As the tensile strength increases, the carbon weaves are more dense, more rigid and return more quickly to their original shape. The flex and rebound of the shaft becomes more predictable equaling more consistent shots and much tighter dispersion. The higher tensile ratings ratings in golf shafts are also related to the higher grades containing more glass and metal particles which are more rigid while lower grades containing more flexible rubber particles. Higher grade carbon shafts provide more feel and explosiveness, even though they use those tightly weaved, denser carbon weaves, typically high grade carbon shafts have very active and thinner wall sections which lead to very high but controlled elasticity.

NGS will be offering 3 high carbon models, the D Rev Rey, D Rev Seve and D Rev BB.

The Rey is their top of the line model featuring full length 80t carbon reinforced with a 4 axis weave. The Rey is designed for balanced distance performance and stability and is aimed at the faster and more aggressive swinger and better player. Ranging from SR S to X flex and 65-67.5 grams as well as 3.3* of torque for all flexes, the Rey is a firm shaft throughout its length especially from the center towards the butt. According to my shaft bible, the S Flex of the Rey CPM’s out 5 cycles higher than the already pretty stiff Crazy TJ-80 S flex!  The Rey is a mid trajectory shaft and can handle even the strongest players trying to muscle it.

The Seve is their second full length 80t model and it is designed to produce maximum elasticity and energy transfer for maximum distance performance. The Seve has a softer butt than the
Rey and similar center stiffness. The tip however is not as firm as the Rey for a slightly higher launch and more active kick at impact.  Torque is slightly higher at 3.6* and the SR and S flex are 58 and 60 grams respectively. Again it CPM’s out as high as the Crazy TJ-80 and the Rey but this is really a trend we see at TSG with higher grade carbon, they tend to CPM out high but don’t necessarily play that way (again showing that CPM is just a reference).

The third model is the BB which is aimed at more mortal golfers ie the average golfer and improving player.  The BB itself is available in 3 weights the 45, 55 and 65.  The BB features a double mix of 40t and 50t carbon for an explosive impact, higher launch and larger kick sensation.  The BB45 is a sub 50g shaft that looks to compete with the Royal Decoration shaft from Crazy. The BB45 is available in A, R and SR flexes ranging from 47-49g. The BB55 is available in R, SR and S flexes. The BB55 was tested out in the shaft bible and showed to have average butt and tip stiffness but a softer mid section which results in the shafts feel and kick. The BB55 CPM’ed out quite a bit lower than the Rey and Seve (nearly 30 cpm lower for a similar S flex). The BB65 is available in R, SR and S flexes in low to mid 60g range. Looking at the BB and its distribution of flex across the shaft it looks to benefit the smoother swinger who battles the right side and is looking for more of a draw and more distance.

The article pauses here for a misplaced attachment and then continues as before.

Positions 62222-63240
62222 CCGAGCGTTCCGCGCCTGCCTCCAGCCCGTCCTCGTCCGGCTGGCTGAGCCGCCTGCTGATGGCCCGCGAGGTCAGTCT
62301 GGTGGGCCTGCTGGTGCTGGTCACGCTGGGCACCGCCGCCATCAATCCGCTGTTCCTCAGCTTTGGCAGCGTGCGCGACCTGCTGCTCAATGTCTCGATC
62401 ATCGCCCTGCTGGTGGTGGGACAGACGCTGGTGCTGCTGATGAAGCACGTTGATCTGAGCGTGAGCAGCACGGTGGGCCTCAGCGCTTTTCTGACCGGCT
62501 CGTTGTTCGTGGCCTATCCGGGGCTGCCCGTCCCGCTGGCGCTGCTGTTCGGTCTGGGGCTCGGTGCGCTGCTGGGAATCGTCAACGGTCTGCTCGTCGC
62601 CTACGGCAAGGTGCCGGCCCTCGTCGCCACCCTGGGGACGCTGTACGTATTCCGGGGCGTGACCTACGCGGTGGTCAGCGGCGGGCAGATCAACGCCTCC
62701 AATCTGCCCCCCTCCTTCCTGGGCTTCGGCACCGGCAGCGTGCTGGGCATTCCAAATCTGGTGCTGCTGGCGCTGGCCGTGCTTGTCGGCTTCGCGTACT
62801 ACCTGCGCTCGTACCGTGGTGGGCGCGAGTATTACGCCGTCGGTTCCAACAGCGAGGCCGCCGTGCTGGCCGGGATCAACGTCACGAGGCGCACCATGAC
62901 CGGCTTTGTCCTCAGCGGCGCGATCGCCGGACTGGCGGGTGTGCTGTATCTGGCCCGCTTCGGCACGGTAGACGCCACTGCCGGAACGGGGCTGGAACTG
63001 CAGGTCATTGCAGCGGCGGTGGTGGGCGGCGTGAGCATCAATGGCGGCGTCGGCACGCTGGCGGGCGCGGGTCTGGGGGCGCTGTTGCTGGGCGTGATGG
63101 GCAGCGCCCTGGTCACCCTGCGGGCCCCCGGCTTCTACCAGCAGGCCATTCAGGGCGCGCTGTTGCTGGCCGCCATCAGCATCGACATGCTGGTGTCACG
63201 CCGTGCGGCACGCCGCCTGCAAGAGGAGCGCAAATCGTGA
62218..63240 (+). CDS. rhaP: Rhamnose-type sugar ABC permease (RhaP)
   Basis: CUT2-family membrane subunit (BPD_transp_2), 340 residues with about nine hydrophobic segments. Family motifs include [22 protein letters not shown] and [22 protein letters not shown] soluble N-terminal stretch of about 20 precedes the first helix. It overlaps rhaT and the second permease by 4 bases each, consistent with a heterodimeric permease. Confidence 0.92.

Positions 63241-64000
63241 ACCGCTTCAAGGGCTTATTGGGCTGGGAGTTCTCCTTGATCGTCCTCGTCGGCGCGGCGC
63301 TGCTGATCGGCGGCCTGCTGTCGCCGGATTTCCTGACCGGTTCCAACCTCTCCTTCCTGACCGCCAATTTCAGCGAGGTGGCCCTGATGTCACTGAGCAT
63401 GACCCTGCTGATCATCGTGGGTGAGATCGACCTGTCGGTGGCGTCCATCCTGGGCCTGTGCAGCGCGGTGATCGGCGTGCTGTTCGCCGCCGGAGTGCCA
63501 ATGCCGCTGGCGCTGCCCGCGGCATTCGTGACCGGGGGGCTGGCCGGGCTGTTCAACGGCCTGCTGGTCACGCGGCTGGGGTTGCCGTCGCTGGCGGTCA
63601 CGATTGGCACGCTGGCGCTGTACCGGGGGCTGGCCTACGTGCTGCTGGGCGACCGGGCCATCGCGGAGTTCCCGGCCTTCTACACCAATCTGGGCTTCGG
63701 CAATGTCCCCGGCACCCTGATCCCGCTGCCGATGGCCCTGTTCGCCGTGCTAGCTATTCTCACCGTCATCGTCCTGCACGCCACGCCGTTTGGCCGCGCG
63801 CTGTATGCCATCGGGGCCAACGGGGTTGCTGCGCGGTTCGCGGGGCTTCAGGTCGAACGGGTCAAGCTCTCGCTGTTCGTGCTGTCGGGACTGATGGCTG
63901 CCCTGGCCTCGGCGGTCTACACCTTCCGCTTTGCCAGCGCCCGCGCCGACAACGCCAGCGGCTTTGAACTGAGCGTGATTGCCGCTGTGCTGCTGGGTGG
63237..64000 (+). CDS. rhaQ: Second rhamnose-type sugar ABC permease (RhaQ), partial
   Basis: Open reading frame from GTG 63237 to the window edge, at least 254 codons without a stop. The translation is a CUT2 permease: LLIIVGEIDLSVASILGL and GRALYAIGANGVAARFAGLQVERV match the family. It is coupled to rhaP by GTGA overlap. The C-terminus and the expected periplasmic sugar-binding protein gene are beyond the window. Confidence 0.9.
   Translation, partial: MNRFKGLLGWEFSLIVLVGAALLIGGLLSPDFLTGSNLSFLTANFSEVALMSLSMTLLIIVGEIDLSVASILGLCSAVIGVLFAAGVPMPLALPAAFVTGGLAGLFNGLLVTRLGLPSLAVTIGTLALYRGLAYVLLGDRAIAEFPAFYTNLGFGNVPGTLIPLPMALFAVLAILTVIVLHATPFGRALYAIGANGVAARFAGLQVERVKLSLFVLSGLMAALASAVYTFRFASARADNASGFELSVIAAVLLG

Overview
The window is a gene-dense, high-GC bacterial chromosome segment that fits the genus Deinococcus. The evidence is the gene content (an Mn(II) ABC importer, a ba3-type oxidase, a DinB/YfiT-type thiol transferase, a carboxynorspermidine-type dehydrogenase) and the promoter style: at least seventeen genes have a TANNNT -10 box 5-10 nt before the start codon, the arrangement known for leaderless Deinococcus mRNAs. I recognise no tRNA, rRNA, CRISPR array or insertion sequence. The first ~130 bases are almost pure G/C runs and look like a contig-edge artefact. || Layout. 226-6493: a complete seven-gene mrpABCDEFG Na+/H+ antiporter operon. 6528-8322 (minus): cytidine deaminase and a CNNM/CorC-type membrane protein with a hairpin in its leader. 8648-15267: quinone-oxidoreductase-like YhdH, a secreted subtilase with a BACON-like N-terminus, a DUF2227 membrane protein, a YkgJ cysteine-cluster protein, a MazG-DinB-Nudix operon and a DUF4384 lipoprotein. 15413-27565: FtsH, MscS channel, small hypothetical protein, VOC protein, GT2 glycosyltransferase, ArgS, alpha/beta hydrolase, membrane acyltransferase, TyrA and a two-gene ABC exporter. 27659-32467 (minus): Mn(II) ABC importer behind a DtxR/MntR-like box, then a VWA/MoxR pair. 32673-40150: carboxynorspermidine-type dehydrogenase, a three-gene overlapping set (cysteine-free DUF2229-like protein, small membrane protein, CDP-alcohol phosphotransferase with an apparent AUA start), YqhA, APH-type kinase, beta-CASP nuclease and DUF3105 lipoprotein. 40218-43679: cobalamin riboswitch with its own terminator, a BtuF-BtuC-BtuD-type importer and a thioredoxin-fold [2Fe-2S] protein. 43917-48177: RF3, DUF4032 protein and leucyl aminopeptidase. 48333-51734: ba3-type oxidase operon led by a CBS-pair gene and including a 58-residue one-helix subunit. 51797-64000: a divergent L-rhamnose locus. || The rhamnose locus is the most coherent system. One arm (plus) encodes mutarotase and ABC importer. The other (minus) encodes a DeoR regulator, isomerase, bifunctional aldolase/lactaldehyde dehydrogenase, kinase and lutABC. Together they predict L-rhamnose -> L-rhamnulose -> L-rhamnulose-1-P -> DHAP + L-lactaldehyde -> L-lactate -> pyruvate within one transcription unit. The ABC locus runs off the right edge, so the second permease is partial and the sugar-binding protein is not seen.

We’re looking forward here at TSG to getting a chance to test these shafts out. NGS has made some great shafts and with their shaft making expertise these should be great performers.  The Rey and Seve retail for around 695.00 with a street price at TSG of about 575.00 while the BB retails at 595.00 with a street price of about 495.00 at TSG. Look for the new NGS shafts in the Pro Shop soon!


2012 Shaft Bible – more on shaft flex and performance

Every year I wait for October to roll around so I can get my copy of Gakken’s SHAFT & TUNE publication. I use this “Mook” (they call publications which are a cross between a magazine and a book a Mook here in Japan!) religiously through the year as my shaft bible. While many people talk about basic shaft characteristics like flex and CPM, this 160 page mook takes a look at all the most recent model shafts and delves much deeper than just flex. Every shaft’s performance characteristics are analyzed and compared by installing every single shaft in the same head at the same finished length with the same grip.

Even before they install each shaft, the properly test each shafts rigidity distribution which gives golfers a far more understanding of the way a shaft bends and flexes rather than just looking at CPM.  This year the mook used five different points, the tip, tip&center, center, center&butt and butt sections of each shaft, all measured for flex by seeing how many kg it takes to bend that point 2mm.  The Japanese have always been very technical and these kind of measurements have been available for many JDM brand shafts for many years and some of you probably see a smilar style of flex information being used by Miyazaki Shaft outside of Japan as well (they use 4 points and follow IFC Flex code). These measurements done side by side with every shaft model give a better idea of how a shaft flexes under load and ultimately how it bends especially compared with each other.

These numbers can also be used to interpret how a shaft feels ie whippy or boardy. Too many people immediately associate a shaft that feels “whippy” as too soft but many shafts are designed this way for a purpose and depending on their distribution of rigidity.  Fitters here in Japan use these numbers religiously especially the tip , center and butt numbers which are used to fit a lot of golfers here depending on the swing styles ie smooth and easy or hard and aggressive swingers. Hard hitters who need more control and stability are better suited with a shaft that has a bigger C/B ratio vs a slicer who needs the head to square and release who would do better with a lower C/B ratio. C/B is of course center over butt flex and the larger the C/B number meaning the stiffer the center area of the shaft is in relation to the butt and in turn the smaller the number meaning the softer the center is in relation to the butt.  It’s also good to look at the actual flex at the butt point as this is the section of the shaft that is directly connected to our body and thus relays the most feel (or lack of depending on the butt flex). So in the end picking up a shaft and wobbling and declaring it whippy could only mean the butt is pretty darn stiff and the tip is soft so it creates that wobbly feeling.